3. Geometry Wars: Retro Evolved 2 (XBLA)
Was anything more addicting this year than the "Pacifism" game mode? I spent a week trying to unseat "Teh Fa" on my friends leaderboard. When I finally did it, I celebrated for all of ten seconds, when I saw the next name on the list was only 50,000 more points away. Having the friends list leaderboard on the game select screen is like having endless achievements. That, and the ability to start a new game within half a second of dying, should be mandatory features for any future arcade title.
4. Civilization Revolution (360, PS3, Wii, DS)
Harbingers of the death of PC gaming received some new ammunition this year. The console-ification of Civilization, one of the most complex PC games ever made, seemed like an impossible task. Yet somehow Sid Meier and Firaxis not only did it, but did it exceptionally. Despite the removal of hundreds of features, a three-hour game of CivRev feels just as satisfying as a 25-hour game of Civ IV. I was thrilled to see it sold well; a sequel with better AI would be welcome.
5. Grand Theft Auto IV (360, PS3, PC)
No console game this year took more of my time than Rockstar's magnum opus. It's an astounding technical achievement; Liberty City just plain feels like New York City, and I spent hours driving and flying around in awe of the recreation. Its story is far from Oscar-caliber writing; the early promise of Niko's tale of redemption soon devolves into a clichéd mobster story. Grand Theft Auto IV is, well, the GTA III of this console generation, laying a rock-solid foundation for stronger stories to come. Hopefully the upcoming downloadable content will make good on that promise.
Brandon Erickson, Critic
Game of the Year: Burnout Paradise (360, PS3, PC)
It's the game that keeps on giving. Not only did Criterion do an amazing job of crafting an open-world city packed with fun shortcuts, crazy jumps, and cool stunt opportunities, but they've also thrown in more free content than any other game I've played this year. I haven't been to Liberty City in a while, but I'll probably be taking trips to Paradise City for a long time to come.
2. Gears of War 2 (360)
All it needed to do was be at least as good as the original. Fortunately, it upped the ante in almost every way. The turret sections are a bit boring, but all in all, Gears of War 2 delivered the goods by taking all the things I loved about the first game (e.g., chainsawing enemies, curb stomping, blowing things up, and spraying buckets of blood everywhere) and expanding on them. This is Gears of War, only more so.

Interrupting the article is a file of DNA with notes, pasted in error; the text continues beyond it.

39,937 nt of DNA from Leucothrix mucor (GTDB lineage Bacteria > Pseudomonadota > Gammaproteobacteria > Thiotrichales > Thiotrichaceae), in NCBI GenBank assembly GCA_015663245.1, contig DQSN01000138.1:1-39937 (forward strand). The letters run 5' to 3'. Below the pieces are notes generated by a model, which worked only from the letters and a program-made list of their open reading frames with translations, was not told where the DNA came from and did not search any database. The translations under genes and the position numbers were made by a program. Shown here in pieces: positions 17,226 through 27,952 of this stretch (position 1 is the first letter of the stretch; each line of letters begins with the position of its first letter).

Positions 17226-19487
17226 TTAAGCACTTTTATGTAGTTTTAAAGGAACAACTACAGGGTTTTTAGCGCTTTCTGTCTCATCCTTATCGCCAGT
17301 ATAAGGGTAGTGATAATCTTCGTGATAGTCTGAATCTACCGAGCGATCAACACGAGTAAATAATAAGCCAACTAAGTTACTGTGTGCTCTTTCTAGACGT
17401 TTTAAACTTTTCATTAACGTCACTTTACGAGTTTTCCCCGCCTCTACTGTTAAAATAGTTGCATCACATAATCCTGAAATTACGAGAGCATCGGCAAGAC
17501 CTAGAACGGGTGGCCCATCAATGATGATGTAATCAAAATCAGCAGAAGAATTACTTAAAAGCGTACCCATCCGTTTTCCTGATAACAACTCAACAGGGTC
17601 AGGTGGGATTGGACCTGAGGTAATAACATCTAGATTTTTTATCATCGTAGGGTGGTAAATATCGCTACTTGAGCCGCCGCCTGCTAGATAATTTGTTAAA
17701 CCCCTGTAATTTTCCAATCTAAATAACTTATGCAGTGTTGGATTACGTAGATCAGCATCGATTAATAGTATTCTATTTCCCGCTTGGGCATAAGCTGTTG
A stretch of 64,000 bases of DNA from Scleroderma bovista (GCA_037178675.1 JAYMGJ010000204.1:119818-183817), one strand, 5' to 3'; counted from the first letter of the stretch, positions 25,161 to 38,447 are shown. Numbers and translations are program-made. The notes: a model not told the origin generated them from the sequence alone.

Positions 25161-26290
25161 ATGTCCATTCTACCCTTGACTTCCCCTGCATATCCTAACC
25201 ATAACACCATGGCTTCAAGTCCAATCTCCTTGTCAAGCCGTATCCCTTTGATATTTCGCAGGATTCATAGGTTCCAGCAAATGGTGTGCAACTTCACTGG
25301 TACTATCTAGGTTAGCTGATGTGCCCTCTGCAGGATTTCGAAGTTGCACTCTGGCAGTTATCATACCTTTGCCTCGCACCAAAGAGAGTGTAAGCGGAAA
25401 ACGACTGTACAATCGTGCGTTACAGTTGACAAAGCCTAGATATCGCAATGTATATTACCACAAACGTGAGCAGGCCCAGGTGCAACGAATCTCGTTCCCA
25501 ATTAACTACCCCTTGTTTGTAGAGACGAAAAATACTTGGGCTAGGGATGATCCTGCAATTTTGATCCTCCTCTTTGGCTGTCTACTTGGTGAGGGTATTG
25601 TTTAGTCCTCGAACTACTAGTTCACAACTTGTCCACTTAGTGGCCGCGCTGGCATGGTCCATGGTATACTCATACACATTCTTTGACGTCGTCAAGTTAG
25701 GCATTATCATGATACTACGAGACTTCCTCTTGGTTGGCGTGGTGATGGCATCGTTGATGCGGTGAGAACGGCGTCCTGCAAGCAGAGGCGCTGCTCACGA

3. Boom Blox (Wii)
I would never have expected that a Stephen Spielberg-produced game that's essentially an expanded and mutated version of Jenga would turn out to be one of the best implementations yet of the Wii Remote, but there it is. Boom Blox is a surprisingly entertaining and addictive game to play either alone or with friends, and it really shows off the Wii's unique qualities in a way that doesn't feel forced or frivolous.
4. Super Smash Bros. Brawl (Wii)
Being an old-school Nintendo guy, I don't recognize a lot of Brawl's younger characters. But there's still enough awesomeness on display with old timers like Mario, Zelda, Samus, and Pit as well as non-Nintendo favorites like Sonic and Snake to make Brawl a winner. It's not just a nostalgia trip, however. The fighting is actually good. Add in the story mode and level-editor, and this is easily one the most jam-packed Wii games yet.
5. Dead Space (360, PS3, PC)
It may drag on for about twice as long as it should, but Dead Space still pushed a lot of the right buttons for me. The slickly-integrated HUD, the tense atmosphere, the creepy visuals and sound, and the nifty zero-gravity and zero-oxygen sections all combined to make this a stand out title for me. It may be Resident Evil 4 in space, but hey, I like Resident Evil 4 and I like space, so I'm not complaining.
Daniel Weissenberger, Critic
Game of the Year: Operation Darkness (360)
While it seems odd to name a game that received a 6/10 game of the year, Operation Darkness is just that special. In a year of sequels, reboots, and endless me-too titles (even my own year-end list is 80% sequels), games with the nerve and confidence to do something new and different were few and far between. Having the greatest premise in the history of videogames (British Werewolves vs. Nazi Vampires during WWII) would have earned it a place on this list—the fact that it offered completely solid SRPG gameplay is just icing on the cake.
2. Geometry Wars: Retro Evolved 2 (360)
Geometry Wars demonstrated that incredibly retro gameplay combined with modern technology could produce a fantastically addictive experience with a single drawback: It was far too long. Getting to the challenging part of the game takes ten minutes, any kind of record-breaking attempt can close in on an hour. The genius of Geometry Wars: Retro Evolved 2 is that it's rare for a game to last more than five minutes. Long enough that players feel like they've had an intense, satisfying experience, but short enough that they'll immediately be willing to start it up again in an attempt to beat their previous performance. Simply put, it's the most addictive game I've ever encountered, and the first time I've ever cared about my position on a Leaderboard.